Spirit Airlines' Board of Directors announced Thursday it would again delay a vote on its proposed merger agreement with Frontier Airlines amid a more lucrative counter offer from JetBlue Airways. (Photo by Beth Hollerich)

Spirit Board Again Delays Vote on Frontier Merger

The future of Spirit Airlines remained in limbo this week as the ultra low-cost carrier again postponed a shareholder vote on its proposed merger with Frontier as a bigger offer from JetBlue looms over the deal.

Late Thursday, Spirit announced that the special meeting scheduled for Friday would be postponed for one week so its board could continue discussions with the other airlines as well as stockholders.

The delay wasn’t unexpected, as JetBlue’s aggressive approach and $3.7 billion cash bid to buy the airline outright have seemingly eroded shareholder support for the February agreement with Frontier, a $2.4 billion cash-and-stock merger.

“We are encouraged by our discussions with Spirit and are hopeful they now recognize that Spirit shareholders have indicated their clear, overwhelming preference for an agreement with JetBlue,” JetBlue CEO Robin Hayes said in a statement.

Conversely, Frontier’s CEO Barry Biffle told USA Today last week that the offers are completely different deals and have different odds of success from an antitrust perspective.

“On one hand, you’ve got the Frontier-Spirit merger that lowers fares for consumers and gives more low fares to more people in more places. And on the other hand, the JetBlue alternative will actually raise prices for consumers. That’s why this is a nonstarter, if you will, from a Department of Justice perspective,” Biffle said.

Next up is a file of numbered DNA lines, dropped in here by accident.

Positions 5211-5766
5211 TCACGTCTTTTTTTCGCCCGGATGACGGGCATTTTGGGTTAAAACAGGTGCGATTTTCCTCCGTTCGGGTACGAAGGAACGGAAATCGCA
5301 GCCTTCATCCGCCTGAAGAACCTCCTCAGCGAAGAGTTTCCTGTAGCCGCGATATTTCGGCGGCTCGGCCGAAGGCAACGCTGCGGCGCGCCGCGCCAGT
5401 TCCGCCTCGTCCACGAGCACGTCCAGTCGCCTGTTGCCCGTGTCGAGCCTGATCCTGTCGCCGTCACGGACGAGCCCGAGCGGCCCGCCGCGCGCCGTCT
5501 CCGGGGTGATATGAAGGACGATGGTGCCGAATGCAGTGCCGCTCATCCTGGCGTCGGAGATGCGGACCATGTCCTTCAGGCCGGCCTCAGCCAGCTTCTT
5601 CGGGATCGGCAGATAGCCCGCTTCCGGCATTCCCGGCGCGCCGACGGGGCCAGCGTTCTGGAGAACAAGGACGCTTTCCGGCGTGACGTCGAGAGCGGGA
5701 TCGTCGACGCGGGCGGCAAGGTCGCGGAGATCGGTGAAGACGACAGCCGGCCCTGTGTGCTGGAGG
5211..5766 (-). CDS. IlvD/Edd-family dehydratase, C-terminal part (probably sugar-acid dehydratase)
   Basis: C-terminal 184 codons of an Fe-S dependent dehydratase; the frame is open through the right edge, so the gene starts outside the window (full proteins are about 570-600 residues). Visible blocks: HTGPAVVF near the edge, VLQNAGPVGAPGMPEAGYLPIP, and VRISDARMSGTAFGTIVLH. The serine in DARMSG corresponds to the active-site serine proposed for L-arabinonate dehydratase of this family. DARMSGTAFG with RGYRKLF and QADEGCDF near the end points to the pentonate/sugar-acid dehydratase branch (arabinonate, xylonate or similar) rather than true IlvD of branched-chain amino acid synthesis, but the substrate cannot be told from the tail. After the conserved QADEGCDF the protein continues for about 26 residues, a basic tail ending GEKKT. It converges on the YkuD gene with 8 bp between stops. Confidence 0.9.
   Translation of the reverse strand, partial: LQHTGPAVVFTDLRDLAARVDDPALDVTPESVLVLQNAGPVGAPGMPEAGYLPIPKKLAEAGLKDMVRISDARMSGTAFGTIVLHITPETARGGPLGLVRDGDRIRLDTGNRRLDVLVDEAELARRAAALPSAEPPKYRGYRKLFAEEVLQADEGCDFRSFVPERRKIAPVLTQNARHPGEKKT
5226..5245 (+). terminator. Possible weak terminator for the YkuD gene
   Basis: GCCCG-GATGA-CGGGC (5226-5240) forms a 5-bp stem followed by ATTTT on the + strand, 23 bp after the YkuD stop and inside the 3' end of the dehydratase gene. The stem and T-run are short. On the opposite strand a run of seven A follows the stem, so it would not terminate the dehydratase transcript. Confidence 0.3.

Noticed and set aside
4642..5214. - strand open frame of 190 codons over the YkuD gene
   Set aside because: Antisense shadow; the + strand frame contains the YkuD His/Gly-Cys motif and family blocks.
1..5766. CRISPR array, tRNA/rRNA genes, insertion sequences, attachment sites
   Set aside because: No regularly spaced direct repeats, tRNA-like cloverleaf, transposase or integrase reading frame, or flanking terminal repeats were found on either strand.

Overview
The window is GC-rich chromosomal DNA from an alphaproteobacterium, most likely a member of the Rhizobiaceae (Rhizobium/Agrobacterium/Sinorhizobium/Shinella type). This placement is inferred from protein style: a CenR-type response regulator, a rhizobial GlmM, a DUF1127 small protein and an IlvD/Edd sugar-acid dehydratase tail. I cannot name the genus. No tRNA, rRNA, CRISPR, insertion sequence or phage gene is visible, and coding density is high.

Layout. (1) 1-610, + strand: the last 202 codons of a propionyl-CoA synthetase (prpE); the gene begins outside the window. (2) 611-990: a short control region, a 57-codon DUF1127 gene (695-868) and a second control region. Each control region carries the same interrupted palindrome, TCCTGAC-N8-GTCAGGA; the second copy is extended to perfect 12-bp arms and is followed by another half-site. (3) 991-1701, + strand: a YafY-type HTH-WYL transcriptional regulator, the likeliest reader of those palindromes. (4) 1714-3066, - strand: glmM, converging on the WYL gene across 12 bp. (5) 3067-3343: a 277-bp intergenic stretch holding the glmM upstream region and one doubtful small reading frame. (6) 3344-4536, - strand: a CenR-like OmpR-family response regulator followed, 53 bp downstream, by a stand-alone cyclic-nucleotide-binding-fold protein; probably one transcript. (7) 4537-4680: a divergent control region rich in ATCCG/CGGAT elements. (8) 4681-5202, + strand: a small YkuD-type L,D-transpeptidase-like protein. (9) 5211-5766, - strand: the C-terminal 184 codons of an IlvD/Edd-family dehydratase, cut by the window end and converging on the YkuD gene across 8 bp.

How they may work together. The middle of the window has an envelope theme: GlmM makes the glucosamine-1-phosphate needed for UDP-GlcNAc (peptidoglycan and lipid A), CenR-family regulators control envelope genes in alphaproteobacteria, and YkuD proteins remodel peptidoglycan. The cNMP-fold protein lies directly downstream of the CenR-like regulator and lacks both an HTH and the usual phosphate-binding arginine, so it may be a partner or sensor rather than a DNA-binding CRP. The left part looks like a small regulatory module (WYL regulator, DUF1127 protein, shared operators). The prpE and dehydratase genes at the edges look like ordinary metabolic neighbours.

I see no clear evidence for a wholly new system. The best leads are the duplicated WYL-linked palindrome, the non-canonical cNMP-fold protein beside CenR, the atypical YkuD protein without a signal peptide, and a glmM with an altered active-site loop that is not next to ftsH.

If either deal goes through, it would create the fifth-largest airline in the U.S. and the largest ULCC in the domestic market.

Spirit’s board remains focused on the Frontier offer, believing that federal regulators will not sign off on a JetBlue deal. JetBlue, which says either path forward will undergo heavy scrutiny, has sweetened its offer in hopes of scuttling the Frontier deal. In response, Denver-based Frontier upped its offer, as well.

Both carriers also have been increasing their break-up fees—payable to Spirit shareholders if regulators nix the deal—with JetBlue’s $350 million about $100 million higher than Frontier’s fee.

Thursday’s announcement was the third time the shareholder vote on the Frontier merger has been postponed. It’s now scheduled for July 15.

JetBlue Airways claims it has a superior offer to acquire Spirit despite Frontier Airlines’ claims of higher fares and increased regulatory scrutiny that would result from JetBlue’s proposal. (Photo by Evan Dougherty)

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